I went to the library with my fifteen-year-old. I told myself I couldn’t check out any books because of the stack sitting at home. Yeah, right. I left the library with seven. My son checked out nine, although his bedroom floor was already littered with books.

One of my son’s older friends from church stopped by and stumbled upon the litter—literally stumbled, probably, since they’re all over the floor—and the two of them plunged into an intense discussion of what they’ve read lately. There’s quite an age gap between these guys, but they’re on the same page when it comes to enjoying a good story.

I was happy to see their camaraderie, but I wish I saw it more often in that generation. Not many of the 20- and 30-somethings in our church seem very interested in fiction. They tackle some heavy non-fiction, including Christian classics that cover way more theology than I figure I need, but they steer away from fiction. Especially CBA fiction. Maybe it’s because they’re too busy to read much, and they think only non-fiction is worth their time. Or maybe CBA fiction, on the whole, is written to please a different demographic. A 60-year-old Sunday School teacher in Peoria, for instance. I don’t know.

But I’m glad there are at least a few young guys out there who are addicted to good fiction. One day, I hope they and their wives will read thousands of bedtime stories to their own kids and never, ever scold them for a floor littered with books.

Monday, May 15, 2006

Fantasy Blog Tour

Some of my cyber-buddies who hang out at the Faith*in*Fiction discussion board are doing a blog tour of fantasy fiction, so I'm going to jump on their bandwagon. These are a bunch of fun people, so even if you think you don't like to read fantasy, you might enjoy the ride. It looks to me like they're covering books for kids, adults, and everything in between, so that means you.

Becky Miller's blog, A Christian Worldview of Fiction, seems to be the gathering place, and she will send you on your merry way to Tim Frankovich's Christian Fiction Review, Sally Apokedak's All About Children's Books, and Mirtika Schultz's Mirathon, among others.

Have fun!

Friday, May 12, 2006

Feeling like an auntie

I don't know this from experience yet, but I've heard that authors feel like new parents when they hold their newly published books for the first time. They've gone through a long pregnancy, but there it is, finally. A baby made of ink on paper. The thoughts of the author's heart have gone through all the stages of the writing process and the publishing process. Finally, what started as a germ of a story is a real book.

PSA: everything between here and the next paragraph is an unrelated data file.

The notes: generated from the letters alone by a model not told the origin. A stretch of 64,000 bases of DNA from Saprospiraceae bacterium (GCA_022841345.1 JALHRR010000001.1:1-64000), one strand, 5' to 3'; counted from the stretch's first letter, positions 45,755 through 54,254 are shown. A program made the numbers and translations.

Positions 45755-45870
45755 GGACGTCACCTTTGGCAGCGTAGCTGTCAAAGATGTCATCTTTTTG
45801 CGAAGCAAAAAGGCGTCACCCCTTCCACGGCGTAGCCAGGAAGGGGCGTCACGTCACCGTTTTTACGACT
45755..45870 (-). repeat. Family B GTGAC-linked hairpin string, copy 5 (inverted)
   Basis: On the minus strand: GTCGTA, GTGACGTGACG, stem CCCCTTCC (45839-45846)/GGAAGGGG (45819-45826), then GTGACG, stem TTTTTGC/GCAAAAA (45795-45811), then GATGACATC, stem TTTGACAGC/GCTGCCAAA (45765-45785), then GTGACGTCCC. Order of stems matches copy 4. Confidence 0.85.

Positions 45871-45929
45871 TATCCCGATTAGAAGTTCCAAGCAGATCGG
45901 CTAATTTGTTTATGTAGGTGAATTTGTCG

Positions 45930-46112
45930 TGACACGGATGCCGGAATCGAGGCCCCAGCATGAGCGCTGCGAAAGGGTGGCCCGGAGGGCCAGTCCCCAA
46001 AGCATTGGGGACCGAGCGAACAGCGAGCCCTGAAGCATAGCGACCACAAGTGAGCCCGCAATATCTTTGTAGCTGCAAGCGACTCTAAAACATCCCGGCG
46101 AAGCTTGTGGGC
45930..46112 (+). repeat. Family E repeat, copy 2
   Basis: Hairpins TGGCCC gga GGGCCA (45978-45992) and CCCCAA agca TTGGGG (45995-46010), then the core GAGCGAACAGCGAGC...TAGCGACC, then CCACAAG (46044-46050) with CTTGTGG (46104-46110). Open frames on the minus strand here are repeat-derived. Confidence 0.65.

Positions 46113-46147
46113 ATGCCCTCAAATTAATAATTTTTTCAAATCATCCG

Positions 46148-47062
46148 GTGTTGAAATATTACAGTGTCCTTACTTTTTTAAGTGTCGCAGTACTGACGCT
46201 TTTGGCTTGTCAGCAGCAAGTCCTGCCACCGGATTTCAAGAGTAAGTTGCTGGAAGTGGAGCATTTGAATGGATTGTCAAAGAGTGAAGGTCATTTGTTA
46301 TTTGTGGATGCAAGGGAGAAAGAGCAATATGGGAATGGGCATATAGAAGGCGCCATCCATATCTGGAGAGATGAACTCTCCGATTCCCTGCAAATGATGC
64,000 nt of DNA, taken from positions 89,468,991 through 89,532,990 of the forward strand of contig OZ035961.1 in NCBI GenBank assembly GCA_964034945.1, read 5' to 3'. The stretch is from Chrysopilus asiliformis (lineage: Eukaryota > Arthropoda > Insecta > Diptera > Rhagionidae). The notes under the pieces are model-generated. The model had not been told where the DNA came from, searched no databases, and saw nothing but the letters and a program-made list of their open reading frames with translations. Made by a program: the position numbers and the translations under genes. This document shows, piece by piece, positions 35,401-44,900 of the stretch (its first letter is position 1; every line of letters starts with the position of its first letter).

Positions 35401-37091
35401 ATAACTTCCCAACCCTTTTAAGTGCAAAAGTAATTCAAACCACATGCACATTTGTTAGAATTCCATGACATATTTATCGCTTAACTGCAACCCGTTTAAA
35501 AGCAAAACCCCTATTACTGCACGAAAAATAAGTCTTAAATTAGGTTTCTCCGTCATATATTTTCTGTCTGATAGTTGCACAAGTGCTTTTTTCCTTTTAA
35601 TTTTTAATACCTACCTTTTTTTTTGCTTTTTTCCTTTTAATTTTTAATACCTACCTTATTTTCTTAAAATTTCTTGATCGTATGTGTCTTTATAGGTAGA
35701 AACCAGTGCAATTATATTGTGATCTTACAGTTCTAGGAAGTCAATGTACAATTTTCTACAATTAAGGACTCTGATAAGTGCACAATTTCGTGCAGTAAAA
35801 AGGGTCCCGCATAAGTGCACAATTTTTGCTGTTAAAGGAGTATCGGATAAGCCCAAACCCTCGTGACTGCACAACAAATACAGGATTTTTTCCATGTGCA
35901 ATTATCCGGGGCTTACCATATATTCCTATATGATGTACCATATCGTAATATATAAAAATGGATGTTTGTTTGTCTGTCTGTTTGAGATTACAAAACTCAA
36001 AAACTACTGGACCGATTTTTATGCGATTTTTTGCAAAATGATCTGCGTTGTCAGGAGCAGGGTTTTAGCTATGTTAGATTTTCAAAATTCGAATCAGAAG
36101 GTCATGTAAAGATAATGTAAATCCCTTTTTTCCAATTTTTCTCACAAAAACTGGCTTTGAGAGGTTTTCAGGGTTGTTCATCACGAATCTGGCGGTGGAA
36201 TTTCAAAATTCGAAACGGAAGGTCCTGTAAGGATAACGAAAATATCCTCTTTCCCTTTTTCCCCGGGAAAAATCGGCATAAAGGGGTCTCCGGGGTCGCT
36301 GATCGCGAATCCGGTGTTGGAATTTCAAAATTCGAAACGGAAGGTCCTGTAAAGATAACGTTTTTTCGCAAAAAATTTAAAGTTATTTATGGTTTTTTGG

I went to my mailbox on Friday, and there was the gorgeous hardcover edition of The Measure of a Lady by my friend and critique partner, Deeanne Gist. I loved this story months ago, when I read the first line: "This Street Is Impassable, Not Even Jackassable"--a sign that actually stood in muddy, mucky San Francisco during the Gold Rush.

Deeanne is devoted to historical accuracy, but she also writes a fast-paced, funny story that goes deep while it entertains. This book is her baby, but I feel like one of the proud aunties. Congratulations on another beautiful baby, Deeanne!

Spring surprises

It seems like the trees were bare just days ago, and now they're dense and green with leaves. How did May get here so soon?

This is my first spring in this particular house, so I'm enjoying the surprises. We didn't know we had a star magnolia in the back yard, for instance. It just looked like an ordinary little tree in the corner, but now it's filling up with white flowers.

Another discovery: wild strawberries down in the wilds below the deck. They'll be a pain to pick, being on a steep, rocky bank, but it might be worth it unless the bank is home to snakes, in which case they can have the berries and welcome to 'em.

Do snakes like berries? Am I revealing myself as an ignoramus? (That wouldn't surprise me in the least.) And how can I know whether or not there are snakes unless I get out there and poke around?